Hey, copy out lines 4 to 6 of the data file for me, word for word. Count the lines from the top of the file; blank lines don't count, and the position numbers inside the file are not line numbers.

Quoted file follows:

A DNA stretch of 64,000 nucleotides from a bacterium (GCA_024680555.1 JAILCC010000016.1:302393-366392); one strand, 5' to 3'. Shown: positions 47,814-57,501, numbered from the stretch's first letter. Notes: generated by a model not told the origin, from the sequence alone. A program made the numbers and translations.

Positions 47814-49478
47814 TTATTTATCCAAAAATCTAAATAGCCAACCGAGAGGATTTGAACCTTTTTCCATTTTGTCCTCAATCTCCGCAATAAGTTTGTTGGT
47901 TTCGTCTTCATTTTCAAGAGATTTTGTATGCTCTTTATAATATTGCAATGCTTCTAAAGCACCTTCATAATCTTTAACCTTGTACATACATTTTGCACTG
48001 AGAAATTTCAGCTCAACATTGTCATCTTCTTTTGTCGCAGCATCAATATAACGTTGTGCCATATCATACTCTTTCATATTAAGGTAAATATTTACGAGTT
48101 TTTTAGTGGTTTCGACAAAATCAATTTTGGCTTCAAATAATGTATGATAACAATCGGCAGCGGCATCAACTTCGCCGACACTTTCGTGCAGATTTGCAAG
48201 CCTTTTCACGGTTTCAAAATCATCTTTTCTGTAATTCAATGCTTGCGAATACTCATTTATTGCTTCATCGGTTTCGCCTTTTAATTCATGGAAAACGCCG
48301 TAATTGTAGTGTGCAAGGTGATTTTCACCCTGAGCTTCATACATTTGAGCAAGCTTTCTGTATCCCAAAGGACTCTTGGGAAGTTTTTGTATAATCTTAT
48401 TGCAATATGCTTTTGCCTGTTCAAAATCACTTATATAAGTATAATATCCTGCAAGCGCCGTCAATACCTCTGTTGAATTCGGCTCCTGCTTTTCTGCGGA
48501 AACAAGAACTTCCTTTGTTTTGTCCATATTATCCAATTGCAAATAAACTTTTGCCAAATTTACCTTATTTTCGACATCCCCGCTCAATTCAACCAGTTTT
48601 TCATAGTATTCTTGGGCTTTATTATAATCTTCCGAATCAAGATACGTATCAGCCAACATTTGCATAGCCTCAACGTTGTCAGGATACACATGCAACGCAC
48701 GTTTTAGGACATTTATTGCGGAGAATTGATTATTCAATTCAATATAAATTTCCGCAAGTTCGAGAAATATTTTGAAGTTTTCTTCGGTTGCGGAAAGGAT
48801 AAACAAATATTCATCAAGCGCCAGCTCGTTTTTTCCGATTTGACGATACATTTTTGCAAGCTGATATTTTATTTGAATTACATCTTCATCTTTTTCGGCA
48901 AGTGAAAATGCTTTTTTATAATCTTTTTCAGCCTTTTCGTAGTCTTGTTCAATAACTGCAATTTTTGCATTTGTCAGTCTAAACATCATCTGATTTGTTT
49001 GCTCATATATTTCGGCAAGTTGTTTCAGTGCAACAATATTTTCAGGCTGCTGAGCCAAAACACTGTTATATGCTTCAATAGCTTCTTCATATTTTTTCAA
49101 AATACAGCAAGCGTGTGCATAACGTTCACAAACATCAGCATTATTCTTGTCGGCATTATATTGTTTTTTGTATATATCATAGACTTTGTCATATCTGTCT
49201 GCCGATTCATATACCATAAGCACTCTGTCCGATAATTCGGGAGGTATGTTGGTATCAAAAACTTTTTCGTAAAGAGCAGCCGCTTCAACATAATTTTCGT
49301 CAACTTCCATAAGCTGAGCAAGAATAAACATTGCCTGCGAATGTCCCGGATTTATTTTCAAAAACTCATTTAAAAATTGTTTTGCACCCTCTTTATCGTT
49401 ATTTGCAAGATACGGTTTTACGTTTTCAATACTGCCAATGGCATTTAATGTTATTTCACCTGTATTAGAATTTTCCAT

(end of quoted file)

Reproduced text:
47901 TTCGTCTTCATTTTCAAGAGATTTTGTATGCTCTTTATAATATTGCAATGCTTCTAAAGCACCTTCATAATCTTTAACCTTGTACATACATTTTGCACTG
48001 AGAAATTTCAGCTCAACATTGTCATCTTCTTTTGTCGCAGCATCAATATAACGTTGTGCCATATCATACTCTTTCATATTAAGGTAAATATTTACGAGTT
48101 TTTTAGTGGTTTCGACAAAATCAATTTTGGCTTCAAATAATGTATGATAACAATCGGCAGCGGCATCAACTTCGCCGACACTTTCGTGCAGATTTGCAAG